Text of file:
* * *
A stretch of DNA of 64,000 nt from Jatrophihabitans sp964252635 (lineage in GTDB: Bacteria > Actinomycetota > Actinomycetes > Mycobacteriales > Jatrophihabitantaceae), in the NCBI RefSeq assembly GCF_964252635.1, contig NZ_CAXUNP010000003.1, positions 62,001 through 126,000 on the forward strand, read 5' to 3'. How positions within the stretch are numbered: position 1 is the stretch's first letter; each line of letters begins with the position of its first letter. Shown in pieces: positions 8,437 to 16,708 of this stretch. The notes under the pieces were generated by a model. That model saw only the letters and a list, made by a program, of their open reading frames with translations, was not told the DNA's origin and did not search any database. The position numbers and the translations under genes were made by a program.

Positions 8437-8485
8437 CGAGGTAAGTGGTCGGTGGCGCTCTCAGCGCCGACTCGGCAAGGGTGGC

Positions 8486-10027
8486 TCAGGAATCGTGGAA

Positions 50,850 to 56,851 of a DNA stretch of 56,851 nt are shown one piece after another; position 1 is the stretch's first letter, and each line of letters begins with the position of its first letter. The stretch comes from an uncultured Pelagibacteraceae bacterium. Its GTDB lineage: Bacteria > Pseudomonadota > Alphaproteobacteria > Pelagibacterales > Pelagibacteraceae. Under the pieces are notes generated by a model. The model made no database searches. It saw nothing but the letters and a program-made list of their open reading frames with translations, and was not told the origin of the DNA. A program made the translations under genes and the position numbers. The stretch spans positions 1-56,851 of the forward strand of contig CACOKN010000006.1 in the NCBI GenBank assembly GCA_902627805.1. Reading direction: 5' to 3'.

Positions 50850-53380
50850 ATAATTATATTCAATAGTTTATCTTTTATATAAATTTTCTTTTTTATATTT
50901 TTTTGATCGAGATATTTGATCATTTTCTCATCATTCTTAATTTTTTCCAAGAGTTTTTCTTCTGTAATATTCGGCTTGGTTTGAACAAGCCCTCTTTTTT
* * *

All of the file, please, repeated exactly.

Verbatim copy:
A stretch of DNA of 64,000 nt from Jatrophihabitans sp964252635 (lineage in GTDB: Bacteria > Actinomycetota > Actinomycetes > Mycobacteriales > Jatrophihabitantaceae), in the NCBI RefSeq assembly GCF_964252635.1, contig NZ_CAXUNP010000003.1, positions 62,001 through 126,000 on the forward strand, read 5' to 3'. How positions within the stretch are numbered: position 1 is the stretch's first letter; each line of letters begins with the position of its first letter. Shown in pieces: positions 8,437 to 16,708 of this stretch. The notes under the pieces were generated by a model. That model saw only the letters and a list, made by a program, of their open reading frames with translations, was not told the DNA's origin and did not search any database. The position numbers and the translations under genes were made by a program.

Positions 8437-8485
8437 CGAGGTAAGTGGTCGGTGGCGCTCTCAGCGCCGACTCGGCAAGGGTGGC

Positions 8486-10027
8486 TCAGGAATCGTGGAA

Positions 50,850 to 56,851 of a DNA stretch of 56,851 nt are shown one piece after another; position 1 is the stretch's first letter, and each line of letters begins with the position of its first letter. The stretch comes from an uncultured Pelagibacteraceae bacterium. Its GTDB lineage: Bacteria > Pseudomonadota > Alphaproteobacteria > Pelagibacterales > Pelagibacteraceae. Under the pieces are notes generated by a model. The model made no database searches. It saw nothing but the letters and a program-made list of their open reading frames with translations, and was not told the origin of the DNA. A program made the translations under genes and the position numbers. The stretch spans positions 1-56,851 of the forward strand of contig CACOKN010000006.1 in the NCBI GenBank assembly GCA_902627805.1. Reading direction: 5' to 3'.

Positions 50850-53380
50850 ATAATTATATTCAATAGTTTATCTTTTATATAAATTTTCTTTTTTATATTT
50901 TTTTGATCGAGATATTTGATCATTTTCTCATCATTCTTAATTTTTTCCAAGAGTTTTTCTTCTGTAATATTCGGCTTGGTTTGAACAAGCCCTCTTTTTT